Critical Context (Masterplots II: American Fiction Series)
Alice Childress is a playwright and director as well as a novelist. In 1956, Childress’ play Trouble in Mind received an Obie Award as the year’s best Off-Broadway production. The author’s theatrical experience had an important effect upon A Hero Ain’t Nothin’ but a Sandwich. Rather than telling her story through a mixture of narrative and dialogue, Childress relied upon a series of dramatic vignettes to build her novel layer by layer. Each character’s point of view serves to change the reader’s perspective toward Benjie and his addiction. Like the audience of a play, the readers of this novel see the action not through the eyes of a single individual but through the collective experience of a large number of characters.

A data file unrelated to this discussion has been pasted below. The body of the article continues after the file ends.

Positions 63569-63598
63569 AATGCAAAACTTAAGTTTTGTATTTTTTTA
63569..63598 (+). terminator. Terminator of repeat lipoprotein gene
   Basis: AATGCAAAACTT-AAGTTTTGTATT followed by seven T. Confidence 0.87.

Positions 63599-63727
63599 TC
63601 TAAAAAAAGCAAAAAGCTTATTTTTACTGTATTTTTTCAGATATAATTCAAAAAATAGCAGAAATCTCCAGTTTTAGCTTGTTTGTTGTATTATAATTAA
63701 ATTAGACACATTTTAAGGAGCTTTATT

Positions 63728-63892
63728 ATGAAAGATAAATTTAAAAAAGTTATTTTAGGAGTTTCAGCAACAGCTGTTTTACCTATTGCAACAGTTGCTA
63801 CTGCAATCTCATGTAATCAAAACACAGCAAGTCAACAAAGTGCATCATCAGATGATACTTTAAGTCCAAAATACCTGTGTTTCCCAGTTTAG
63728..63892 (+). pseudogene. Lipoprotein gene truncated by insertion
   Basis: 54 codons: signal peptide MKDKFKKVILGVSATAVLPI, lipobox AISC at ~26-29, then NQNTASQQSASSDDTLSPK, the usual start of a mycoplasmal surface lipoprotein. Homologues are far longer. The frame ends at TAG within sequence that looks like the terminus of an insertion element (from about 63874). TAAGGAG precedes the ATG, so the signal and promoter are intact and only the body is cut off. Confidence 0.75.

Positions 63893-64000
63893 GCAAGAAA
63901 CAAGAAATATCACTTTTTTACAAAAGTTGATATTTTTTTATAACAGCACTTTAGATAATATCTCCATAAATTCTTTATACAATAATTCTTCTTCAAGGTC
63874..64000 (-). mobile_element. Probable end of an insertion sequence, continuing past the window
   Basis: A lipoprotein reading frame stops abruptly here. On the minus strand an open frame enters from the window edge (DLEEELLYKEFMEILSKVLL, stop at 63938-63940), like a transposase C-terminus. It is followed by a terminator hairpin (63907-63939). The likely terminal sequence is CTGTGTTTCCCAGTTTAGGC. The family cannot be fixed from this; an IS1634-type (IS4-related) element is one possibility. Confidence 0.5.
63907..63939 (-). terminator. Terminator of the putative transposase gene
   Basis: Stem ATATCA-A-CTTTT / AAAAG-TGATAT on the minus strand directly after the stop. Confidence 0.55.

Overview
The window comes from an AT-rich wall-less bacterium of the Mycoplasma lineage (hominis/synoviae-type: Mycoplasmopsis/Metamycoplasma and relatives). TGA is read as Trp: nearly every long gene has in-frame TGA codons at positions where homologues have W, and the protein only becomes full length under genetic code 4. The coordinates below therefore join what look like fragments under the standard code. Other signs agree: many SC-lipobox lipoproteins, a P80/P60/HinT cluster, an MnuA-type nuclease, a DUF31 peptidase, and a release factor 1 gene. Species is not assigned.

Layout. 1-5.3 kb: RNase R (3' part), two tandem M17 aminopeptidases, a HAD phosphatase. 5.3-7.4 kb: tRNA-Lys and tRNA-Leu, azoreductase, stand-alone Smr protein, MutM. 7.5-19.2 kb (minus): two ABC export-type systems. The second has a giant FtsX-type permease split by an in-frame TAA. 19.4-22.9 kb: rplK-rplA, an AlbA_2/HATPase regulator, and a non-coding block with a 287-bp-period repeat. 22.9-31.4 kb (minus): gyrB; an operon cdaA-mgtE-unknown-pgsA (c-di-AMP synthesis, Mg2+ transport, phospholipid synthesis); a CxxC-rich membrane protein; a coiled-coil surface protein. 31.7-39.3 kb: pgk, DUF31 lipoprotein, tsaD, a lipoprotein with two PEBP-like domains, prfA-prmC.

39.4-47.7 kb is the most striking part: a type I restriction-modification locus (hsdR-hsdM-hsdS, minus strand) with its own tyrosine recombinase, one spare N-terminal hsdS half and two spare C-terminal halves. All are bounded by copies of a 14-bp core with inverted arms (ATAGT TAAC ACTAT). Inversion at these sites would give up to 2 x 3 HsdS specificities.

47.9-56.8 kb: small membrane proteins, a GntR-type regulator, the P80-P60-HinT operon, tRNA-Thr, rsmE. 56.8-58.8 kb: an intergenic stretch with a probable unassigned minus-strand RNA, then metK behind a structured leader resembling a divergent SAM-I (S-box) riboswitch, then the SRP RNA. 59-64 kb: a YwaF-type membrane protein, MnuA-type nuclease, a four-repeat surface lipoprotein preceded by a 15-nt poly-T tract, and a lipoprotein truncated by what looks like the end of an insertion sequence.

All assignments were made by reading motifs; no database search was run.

The graphic realism of A Hero Ain’t Nothin’ but a Sandwich surprised many readers when the novel first appeared. Although intended for a teenaged audience, the novel contains obscenities, racial epithets, slang, and explicit references to violence and drug use. Childress’ intention was not to shock her readers but to permit them to see the world through Benjie’s eyes. While Benjie is only thirteen years old, he lives in constant fear of being murdered, robbed, or raped. He has been exposed to suffering more severe than that known by many adults. It should not be surprising, therefore, that Benjie temporarily succumbs to the troubles that surround him. The challenge facing Benjie is how to...
(The entire section is 434 words.)
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